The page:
A collection of gold that dates back to the Scythian era in the fourth century B.C. was on display in Amsterdam when Moscow invaded Crimea and annexed it from Ukraine almost three years ago, Newsweek reports.
A Dutch court ruled last year that Ukraine was the rightful owner of the ancient treasure and it should not be returned to the territory while it is occupied by Russia.
Moscow, meanwhile, claims that as Crimea is part of Russia, the artifacts should be returned.
If the Netherlands enacts the court ruling and sends Crimea’s Scythian gold back to Ukraine, Russian Culture Minister Vladimir Medinsky told state news agency RIA Novosti that Russia would halt the exchange of its own cultural property to Dutch organizations.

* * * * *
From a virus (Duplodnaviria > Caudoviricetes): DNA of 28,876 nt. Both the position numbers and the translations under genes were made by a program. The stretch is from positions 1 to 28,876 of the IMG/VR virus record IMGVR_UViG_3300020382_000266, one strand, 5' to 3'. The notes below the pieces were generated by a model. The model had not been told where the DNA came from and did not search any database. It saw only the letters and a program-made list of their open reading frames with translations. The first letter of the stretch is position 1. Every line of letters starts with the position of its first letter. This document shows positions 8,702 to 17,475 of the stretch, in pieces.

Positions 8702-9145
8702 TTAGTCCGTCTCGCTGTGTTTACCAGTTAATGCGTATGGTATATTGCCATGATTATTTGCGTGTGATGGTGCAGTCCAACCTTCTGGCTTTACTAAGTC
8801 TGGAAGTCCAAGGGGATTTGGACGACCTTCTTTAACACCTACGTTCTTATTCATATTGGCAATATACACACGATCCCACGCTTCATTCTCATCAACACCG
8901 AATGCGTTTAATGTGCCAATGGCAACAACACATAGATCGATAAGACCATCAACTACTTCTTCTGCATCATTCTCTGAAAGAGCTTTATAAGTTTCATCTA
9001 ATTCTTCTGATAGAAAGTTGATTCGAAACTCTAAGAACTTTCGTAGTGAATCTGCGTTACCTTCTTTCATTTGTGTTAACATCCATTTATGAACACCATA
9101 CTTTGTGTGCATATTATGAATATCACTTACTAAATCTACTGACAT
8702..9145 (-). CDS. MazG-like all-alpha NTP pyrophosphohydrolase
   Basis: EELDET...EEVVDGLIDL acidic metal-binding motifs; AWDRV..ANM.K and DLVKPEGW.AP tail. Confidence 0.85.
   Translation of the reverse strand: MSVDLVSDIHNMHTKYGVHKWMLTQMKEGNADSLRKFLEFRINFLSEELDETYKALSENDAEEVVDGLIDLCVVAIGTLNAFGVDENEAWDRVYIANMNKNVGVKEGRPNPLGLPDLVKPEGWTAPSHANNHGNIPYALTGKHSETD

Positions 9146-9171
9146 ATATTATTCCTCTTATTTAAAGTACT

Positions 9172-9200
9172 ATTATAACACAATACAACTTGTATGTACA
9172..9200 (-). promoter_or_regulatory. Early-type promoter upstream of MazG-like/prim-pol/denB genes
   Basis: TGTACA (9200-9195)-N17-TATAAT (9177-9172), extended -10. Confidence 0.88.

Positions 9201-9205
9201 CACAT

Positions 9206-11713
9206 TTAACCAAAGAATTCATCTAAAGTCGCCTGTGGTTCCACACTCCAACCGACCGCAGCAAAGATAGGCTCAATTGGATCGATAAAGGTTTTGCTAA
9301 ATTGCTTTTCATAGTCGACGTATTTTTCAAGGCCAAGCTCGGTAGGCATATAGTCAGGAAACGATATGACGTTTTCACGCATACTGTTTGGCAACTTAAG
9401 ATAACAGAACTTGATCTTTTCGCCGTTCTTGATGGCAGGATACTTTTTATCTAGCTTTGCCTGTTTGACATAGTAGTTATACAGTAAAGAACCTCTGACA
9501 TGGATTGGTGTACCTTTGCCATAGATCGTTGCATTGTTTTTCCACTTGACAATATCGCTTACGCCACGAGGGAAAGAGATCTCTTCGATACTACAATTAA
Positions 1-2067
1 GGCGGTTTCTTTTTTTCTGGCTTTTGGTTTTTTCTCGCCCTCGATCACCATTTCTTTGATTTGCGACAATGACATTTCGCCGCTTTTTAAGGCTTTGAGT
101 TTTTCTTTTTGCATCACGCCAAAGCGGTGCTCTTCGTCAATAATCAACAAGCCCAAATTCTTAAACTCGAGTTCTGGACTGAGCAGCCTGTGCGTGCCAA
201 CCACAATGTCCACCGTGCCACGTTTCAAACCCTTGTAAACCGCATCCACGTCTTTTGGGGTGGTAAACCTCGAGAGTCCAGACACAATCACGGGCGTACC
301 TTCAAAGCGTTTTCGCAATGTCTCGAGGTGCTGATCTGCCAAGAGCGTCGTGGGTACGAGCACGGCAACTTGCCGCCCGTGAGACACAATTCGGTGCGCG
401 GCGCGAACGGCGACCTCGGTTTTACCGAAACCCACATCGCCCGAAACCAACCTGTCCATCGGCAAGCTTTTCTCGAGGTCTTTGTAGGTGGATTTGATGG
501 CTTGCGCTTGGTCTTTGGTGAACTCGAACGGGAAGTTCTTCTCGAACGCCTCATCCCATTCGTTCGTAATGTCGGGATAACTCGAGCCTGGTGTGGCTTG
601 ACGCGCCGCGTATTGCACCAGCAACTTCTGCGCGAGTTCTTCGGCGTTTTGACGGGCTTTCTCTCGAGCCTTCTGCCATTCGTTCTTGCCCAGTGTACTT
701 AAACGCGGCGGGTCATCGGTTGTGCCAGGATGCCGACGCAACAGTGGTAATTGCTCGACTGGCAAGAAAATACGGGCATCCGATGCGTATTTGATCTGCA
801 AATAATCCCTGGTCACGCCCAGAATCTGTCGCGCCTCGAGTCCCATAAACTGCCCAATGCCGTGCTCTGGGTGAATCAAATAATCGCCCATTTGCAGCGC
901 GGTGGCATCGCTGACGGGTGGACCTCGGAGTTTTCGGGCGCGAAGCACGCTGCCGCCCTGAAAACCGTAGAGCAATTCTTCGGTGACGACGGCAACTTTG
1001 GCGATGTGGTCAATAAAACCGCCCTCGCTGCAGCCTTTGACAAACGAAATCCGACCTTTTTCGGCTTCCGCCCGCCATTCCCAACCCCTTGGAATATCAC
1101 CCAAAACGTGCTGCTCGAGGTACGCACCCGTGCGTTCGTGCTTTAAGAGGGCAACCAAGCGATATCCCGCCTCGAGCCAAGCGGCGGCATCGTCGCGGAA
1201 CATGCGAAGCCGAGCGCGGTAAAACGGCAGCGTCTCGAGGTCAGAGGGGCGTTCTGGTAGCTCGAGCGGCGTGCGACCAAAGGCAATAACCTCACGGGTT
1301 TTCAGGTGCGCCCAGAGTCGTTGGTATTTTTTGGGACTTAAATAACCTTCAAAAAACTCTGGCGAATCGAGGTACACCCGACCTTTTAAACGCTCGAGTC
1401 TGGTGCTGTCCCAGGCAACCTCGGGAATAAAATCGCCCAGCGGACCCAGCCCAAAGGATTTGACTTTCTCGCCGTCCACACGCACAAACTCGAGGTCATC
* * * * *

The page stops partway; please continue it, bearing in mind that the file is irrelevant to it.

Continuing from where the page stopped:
Read alsoReuters: Dutch court rules Crimean gold treasures must be returned to Kyiv“If this decision comes into force I will have no right to sanction any exhibits on the territory of a country where a most dangerous precedent for the seizure of cultural treasures has been set,” he said.
The Scythian gold dispute is one of many legal rifts that the annexation has provoked, as other cases revolve around Russia’s bridge to Crimea and the ownership of offshore gas assets.